All rotations are designed in 4-week blocks. Over the course of four years, two thirds of the time is devoted to Emergency Department rotations (adult, pediatric, trauma). EM-I and EM-II residents will spend 2 blocks in The Brooklyn Hospital Center’s Pediatric Emergency Department.  EM-III and EM-IV residents have a more advanced pediatric experience, working a block each year in the Pediatric Emergency Department at Kings County Hospital Center, a Level 1 trauma center. There are twelve weeks of elective time during the EM-III (four weeks) and EM-IV (eight weeks) years. Residents receive four weeks of vacation each year.


The Brooklyn Hospital Center Emergency Medicine Residency offers its residents an attractive benefits package with a competitive salary. Some of the benefits include:

  • Medical, prescription, dental and vision coverage
  • Monthly meal stipend for the cafeteria
  • Yearly educational stipend for textbooks/exams/etc
  • CIR membership (with many included benefits)
  • Paid yearly ACEP and EMRA memberships
  • Access to all major NYC conferences including biannual ALL NYC EM conference, annual Jacobi Trauma Symposium, annual EmCrit/Sinai Critical Care conference, annual St. Lukes US conference and NY ACEP career day conference
  • Parking stipend as well as reimbursement for the cost of parking at another institution
  • Options for life and disability insurance
  • Tintinalli's and yearly subscription to Rosh Review

Yearly Salary*

PGY 1: $57,313

PGY 2: $61,454

PGY 3: $66,276

PGY 4: $68,928

PGY 4 Chief: $71,687

*There will be a 1% increase in the above salaries on 7/1/17, a further 2.5% increase on 1/1/18 and a further 2.5% increase on 1/1/19 as per new CIR contract negotiations

Further information

As per NRMP rules and regulations, more information on contracts and benefits can be found here and a copy of a sample contract can be found here

Apply to Brooklyn EM

Applications to the Residency Training Program in Emergency Medicine are accepted only through the Electronic Residency Application Service (ERAS) from the NRMP. If interested in applying, you should contact your medical school Dean’s office regarding the appropriate procedure.

All scores and evaluations must be sent through the ERAS system. Rarely and only upon our request, will we accept direct correspondence from your medical schools. We do not accept grades and/or evaluations directly from applicants. The decision to accept other material independent of the ERAS system is at the sole discretion of the program director. 

Application Timeline

Applications are reviewed in the autumn of each academic year and interview notification is sent via email through the ERAS system. We only accept applicants through the NRMP for our EM1 positions. While the dates vary each year, our program usually adheres to the following timeline:

  • September-January: Application Review and Issue Interview Requests 
  • November-February: Interviews 
  • February: Rank Order List Compiled and Submitted to NRMP 
  • March: NRMP Match

Application Requirements

  • USMLE 1 and 2 scores 
  • Medical School Transcript 
  • 3 Letters of Recommendation (Academic Emergency Medicine Physicians recommended) 
  • Dean's Letter 

Further questions?

  • For all application and program related questions, you can contact the residency coordinator Ms. Yolanda Hayes at yhayes@tbh.org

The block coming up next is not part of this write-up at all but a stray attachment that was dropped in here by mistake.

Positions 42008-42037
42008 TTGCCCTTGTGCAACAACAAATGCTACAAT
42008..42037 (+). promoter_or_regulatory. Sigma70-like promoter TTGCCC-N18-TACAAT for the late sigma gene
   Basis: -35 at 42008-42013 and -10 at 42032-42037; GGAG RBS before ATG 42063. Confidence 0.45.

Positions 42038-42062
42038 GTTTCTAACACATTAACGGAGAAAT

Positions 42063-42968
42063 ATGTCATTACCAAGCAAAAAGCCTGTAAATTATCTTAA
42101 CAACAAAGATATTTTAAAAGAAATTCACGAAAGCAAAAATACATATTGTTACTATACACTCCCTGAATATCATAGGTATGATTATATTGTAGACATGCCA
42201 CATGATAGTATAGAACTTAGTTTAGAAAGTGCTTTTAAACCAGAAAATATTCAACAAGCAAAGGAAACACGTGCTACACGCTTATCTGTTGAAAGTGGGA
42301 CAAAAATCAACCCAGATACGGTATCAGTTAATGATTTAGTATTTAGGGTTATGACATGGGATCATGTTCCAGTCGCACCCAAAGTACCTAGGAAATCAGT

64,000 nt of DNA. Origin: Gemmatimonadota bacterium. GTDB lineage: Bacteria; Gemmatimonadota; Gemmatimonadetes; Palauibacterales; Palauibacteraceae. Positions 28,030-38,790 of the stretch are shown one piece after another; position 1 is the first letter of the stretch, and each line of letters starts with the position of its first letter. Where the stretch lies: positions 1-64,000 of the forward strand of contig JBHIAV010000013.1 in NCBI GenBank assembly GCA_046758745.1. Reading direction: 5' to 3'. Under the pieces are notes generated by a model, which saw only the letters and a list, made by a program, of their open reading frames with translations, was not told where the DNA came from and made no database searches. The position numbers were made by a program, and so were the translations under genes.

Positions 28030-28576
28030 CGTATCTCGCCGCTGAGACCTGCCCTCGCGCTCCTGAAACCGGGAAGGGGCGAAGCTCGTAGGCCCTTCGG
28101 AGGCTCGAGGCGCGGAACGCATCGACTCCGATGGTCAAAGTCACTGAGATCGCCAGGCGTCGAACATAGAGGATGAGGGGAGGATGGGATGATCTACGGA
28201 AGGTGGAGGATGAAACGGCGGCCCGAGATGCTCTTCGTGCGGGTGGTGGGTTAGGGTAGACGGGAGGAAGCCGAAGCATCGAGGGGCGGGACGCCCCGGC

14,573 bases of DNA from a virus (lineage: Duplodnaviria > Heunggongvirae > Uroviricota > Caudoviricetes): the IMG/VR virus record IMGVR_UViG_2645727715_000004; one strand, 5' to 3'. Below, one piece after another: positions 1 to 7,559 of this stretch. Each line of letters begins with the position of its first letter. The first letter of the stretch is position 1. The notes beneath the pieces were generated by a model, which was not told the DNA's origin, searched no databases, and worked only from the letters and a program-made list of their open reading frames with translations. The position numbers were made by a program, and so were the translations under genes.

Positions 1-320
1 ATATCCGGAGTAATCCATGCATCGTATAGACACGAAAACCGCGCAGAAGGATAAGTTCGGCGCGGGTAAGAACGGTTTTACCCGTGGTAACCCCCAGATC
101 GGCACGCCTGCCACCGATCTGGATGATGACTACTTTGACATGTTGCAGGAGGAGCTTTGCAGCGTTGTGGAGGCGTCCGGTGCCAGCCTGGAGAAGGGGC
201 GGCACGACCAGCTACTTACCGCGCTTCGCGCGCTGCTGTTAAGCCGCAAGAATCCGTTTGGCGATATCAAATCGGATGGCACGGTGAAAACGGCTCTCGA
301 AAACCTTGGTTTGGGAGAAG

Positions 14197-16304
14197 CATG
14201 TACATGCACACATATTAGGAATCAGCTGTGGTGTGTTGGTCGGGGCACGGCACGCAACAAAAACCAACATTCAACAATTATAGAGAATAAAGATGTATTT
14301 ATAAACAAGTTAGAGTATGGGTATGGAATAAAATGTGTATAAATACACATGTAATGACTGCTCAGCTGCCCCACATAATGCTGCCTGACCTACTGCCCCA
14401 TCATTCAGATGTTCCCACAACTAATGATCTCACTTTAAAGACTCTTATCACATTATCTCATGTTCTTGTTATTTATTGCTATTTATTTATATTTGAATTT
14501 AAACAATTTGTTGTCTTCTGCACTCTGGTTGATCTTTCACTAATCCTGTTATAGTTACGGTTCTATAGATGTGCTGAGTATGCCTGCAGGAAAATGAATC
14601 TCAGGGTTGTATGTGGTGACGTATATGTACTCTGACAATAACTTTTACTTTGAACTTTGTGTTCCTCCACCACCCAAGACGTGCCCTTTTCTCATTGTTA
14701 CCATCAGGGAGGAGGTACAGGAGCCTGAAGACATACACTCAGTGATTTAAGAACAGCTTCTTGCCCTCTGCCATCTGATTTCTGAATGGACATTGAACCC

• If you have questions specifically for residents you can email us at tbhcaskaresident@gmail.com


Academic Associate Program

The Brooklyn Hospital ED is actively involved in novel scholarly work, contributing new knowledge to the field. The Academic Associate Program provides premedical and pre-health undergraduate, graduate and post-baccalaureate students an opportunity to engage in clinical research activities in the Emergency Department (ED) at The Brooklyn Hospital Center. The program also provides a unique opportunity for students to interact with ED faculty and staff in a high-acuity healthcare environment and develop relationships with faculty to help students prepare for a career in medicine.

The Academic Associate Program is led by two directors, Sylvie DeSouza, MD, and Billy Sin, PharmD. The program is offered year-round as a two-semester experience. In the first semester, students learn the clinical studies and develop skills to screen potential participants, obtain informed consent where appropriate, interview participants, and collect study data. Students in good standing from the first semester are eligible to continue in the second semester to work individually with a faculty member and study coordinators on a specific research project.

Current Openings

Recent Publications

1. Opioid-induced hyperalgesia in the non-surgical setting: a systematic review. Am J Ther. Accepted December 18, 2017

2.  Intravenous lidocaine for intractable renal colic unresponsive to standard therapy. Am J Ther. doi: 10.1097/MJT.0000000000000729. [Epub ahead of print]

3.  The use of intranasal analgesia for acute pain management in the ED. Am J Emerg Med. 2018;36:310-318

4. Use of intravenous lidocaine for the treatment of acute pain in the emergency department. Ann Pharmcother. 2017;51:923

5. The use of intravenous lidocaine for the management of acute pain secondary to traumatic ankle injury: a case report. J Pharm Pract. 2018 Feb;31:126-129

6. The feasibility and impact of prospective medication review in the emergency
Department. J Pharm Pract. 2018 Feb;31:22-28

7. The use of Ketamine For Acute treatment of pain (KETAFAP): A randomized,
double-blind, placebo-controlled trial. J Emerg Med. 2017;52:601-08

8. The use of intravenous acetaminophen for renal colic in the ED. Where do we stand?
Am J Ther. 2017;24:e12-19

9.Intranasal ketamine in subdissociative doses for a 2-year-old. Am J Ther.

10. Hydrochlorothiazide induced lichen planus in the emergency department: a case report.    J Pharm Pract. 2017;30:266-269

11.  The use of sub-dissociative dose ketamine (SDDK) for the management of sickle cell
crisis. Ann Emerg Med. 2016;68:S91

12. The use of intravenous acetaminophen for acute pain in the emergency
department. Acad Emerg Med. 2016;23:543-53

13. The use of intravenous lidocaine for renal colic in the emergency
department. Ann Pharmacother. 2016;50:242

14. The use of sub-dissociative dose ketamine in the emergency department. Acad Emerg Med. 2015;22:251-7